To assess your vulnerability to the threat of Extreme Heat to your family and property, perform an assessment to determine if you have knowledge of, are prepared and/or have a plan by answering the following questions:

General All-Hazard Questions:

  • Have you determined the disaster risks in your locale and the hazards that accompany them?
  • Do you know the emergency warning signals and alert notifications used in your community?
  • Have you instructed family members how to shut off water, gas and electricity to your house?
  • Have you made the necessary property preparations to reduce the damage from the hazard?
  • Do you have a backup generator in case of a prolonged power failure?
  • Have you purchased insurance (property, health, life, and/or hazard type)?
  • Have you made the necessary financial arrangements in case of a sudden evacuation and power outage that shuts down local ATMs and banks?
  • have you organized important documents and records and stored them in a portable lock box or safe-deposit box?
  • Have you performed a home inventory video taping the contents stored them in a portable lock box or safe-deposit box?
  • Does your family have an established Emergency Communication Plan and evacuation plan in place and asked an out-of-state person to serve as the “family contact”?
  • Have you assembled a shelter-in-place Emergency Supplies Kit in case you have to shelter at home and you are without power?
  • Have you assembled a mobile Emergency Supplies Kit that can serve as a “grab and go” bag?
  • Are you or someone in your family trained in first aid and CPR?
  • Have you made they necessary preparations and arrangements for pets, seniors, and the disabled?
  • Have you familiarized yourself with the emergency plans of your family member’s employment building, school, day care center, or nursing home?

Hazard Specific Questions:

  • Have you protected your windows that receive sun by hanging draperies or shades?
  • Do you know the signs or symptoms of Heat Exhaustion or Heat Stroke?
  • Do you know what to do for someone experiencing Heat Exhaustion or Heat Stroke?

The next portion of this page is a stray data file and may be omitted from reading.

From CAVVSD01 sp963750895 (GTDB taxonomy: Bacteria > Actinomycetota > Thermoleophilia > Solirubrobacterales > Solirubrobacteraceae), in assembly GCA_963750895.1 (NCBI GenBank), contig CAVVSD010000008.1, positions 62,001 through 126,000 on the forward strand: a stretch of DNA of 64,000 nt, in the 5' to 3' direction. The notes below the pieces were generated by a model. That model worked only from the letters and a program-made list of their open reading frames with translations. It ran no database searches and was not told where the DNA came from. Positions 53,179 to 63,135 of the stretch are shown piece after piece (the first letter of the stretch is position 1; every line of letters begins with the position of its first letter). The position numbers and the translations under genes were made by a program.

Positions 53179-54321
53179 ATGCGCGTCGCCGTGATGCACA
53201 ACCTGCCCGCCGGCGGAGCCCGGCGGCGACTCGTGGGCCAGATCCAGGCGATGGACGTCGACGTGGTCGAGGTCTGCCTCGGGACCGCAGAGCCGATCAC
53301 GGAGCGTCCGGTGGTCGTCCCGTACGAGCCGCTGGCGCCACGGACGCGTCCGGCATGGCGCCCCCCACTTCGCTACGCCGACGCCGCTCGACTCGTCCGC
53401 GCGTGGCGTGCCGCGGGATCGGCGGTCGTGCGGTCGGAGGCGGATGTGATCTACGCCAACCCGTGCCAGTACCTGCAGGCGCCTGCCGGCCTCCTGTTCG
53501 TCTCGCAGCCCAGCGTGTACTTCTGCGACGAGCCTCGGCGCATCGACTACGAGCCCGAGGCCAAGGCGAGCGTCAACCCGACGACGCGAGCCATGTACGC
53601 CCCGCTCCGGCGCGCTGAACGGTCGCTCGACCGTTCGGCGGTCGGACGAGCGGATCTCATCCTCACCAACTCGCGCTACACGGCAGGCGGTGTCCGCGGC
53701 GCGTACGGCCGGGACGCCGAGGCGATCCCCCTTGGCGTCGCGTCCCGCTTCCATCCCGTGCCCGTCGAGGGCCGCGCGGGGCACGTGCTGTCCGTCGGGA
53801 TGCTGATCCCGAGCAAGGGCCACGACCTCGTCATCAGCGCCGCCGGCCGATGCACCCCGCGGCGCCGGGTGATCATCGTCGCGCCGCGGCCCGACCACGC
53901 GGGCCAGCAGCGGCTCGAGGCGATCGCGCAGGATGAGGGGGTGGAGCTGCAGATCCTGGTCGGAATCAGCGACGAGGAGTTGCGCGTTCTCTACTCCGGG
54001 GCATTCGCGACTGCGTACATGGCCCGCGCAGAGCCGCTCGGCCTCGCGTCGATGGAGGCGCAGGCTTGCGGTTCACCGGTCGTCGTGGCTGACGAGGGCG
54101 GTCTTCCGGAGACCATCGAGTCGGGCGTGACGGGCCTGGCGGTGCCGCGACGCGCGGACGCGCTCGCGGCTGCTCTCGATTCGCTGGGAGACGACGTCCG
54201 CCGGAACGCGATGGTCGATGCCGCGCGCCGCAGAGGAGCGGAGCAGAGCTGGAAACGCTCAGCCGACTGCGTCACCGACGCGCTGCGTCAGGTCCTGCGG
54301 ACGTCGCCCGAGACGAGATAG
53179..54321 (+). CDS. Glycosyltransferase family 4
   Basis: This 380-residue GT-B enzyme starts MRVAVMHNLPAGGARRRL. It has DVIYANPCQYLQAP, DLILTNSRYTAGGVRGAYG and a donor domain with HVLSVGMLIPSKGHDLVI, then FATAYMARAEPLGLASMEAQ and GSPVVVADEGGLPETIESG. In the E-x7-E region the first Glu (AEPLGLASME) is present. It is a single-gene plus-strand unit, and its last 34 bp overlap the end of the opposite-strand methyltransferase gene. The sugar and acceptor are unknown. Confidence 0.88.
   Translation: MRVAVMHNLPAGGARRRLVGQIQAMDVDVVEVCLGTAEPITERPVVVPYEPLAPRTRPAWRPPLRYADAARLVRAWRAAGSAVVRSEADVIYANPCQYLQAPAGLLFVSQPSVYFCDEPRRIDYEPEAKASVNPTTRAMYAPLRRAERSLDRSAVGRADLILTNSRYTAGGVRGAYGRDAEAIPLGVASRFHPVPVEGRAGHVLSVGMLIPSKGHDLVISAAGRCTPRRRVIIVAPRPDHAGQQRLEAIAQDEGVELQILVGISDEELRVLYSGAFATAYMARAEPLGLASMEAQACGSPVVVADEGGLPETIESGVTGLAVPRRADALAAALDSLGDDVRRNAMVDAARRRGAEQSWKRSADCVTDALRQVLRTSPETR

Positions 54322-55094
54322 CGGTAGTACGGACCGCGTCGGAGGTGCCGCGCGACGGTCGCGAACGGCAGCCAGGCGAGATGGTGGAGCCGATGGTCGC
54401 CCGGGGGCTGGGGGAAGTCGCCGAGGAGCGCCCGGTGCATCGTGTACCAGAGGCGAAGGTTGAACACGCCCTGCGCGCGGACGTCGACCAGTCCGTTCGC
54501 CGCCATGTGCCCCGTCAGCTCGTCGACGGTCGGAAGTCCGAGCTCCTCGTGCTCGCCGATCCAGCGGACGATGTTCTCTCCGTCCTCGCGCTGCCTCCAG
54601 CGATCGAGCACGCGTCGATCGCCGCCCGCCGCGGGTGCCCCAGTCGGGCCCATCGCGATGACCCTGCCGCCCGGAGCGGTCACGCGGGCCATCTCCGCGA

• Do you know the best way to replace salts and minerals in your body?
  • Do you know how much water to consume during extreme heat?
  • Do you understand how alcohol increases your chances of heat related illness?
  • Do you realize that you should reduce, eliminate, or reschedule outdoor strenuous activities?
  • Are you aware that you should never leave children or pets alone in closed vehicles during extreme heat?
  • Have you made sure older adults have enough good drinking water, and be sure they drink it. Older adults can be at risk for dehydration because of:
    • a decreased thirst sensation and do not feel the urge to drink as often as younger people;
    • medications that increase the risk of dehydration; and
    • physical conditions that make it difficult to drink.

Average Annual Max Temperature Map (°F)

The following map indicates the regions of average annual high temperatures of the United States:[5]




  1. EPA – Excessive Heat Events Guidebook: http://www.epa.gov/heatisland/about/pdf/EHEguide_final.pdf
  2. EPA – Excessive Heat Events Guidebook: http://www.epa.gov/heatisland/about/pdf/EHEguide_final.pdf
  3. EPA – Excessive Heat Events Guidebook: http://www.epa.gov/heatisland/about/pdf/EHEguide_final.pdf
  4. Image Source: http://www.epa.gov/heatisland/about/pdf/EHEguide_final.pdf [Accessed September 14, 2013]
  5. Image Source: http://en.wikipedia.org/wiki/File:Average_Annual_High_Temperature_of_the_United_States.jpg [Accessed September 14, 2013]
  6. Image Source: http://www.cdc.gov/media/dpk/2013/dpk-extreme-heat.html [Accessed July 14, 2013]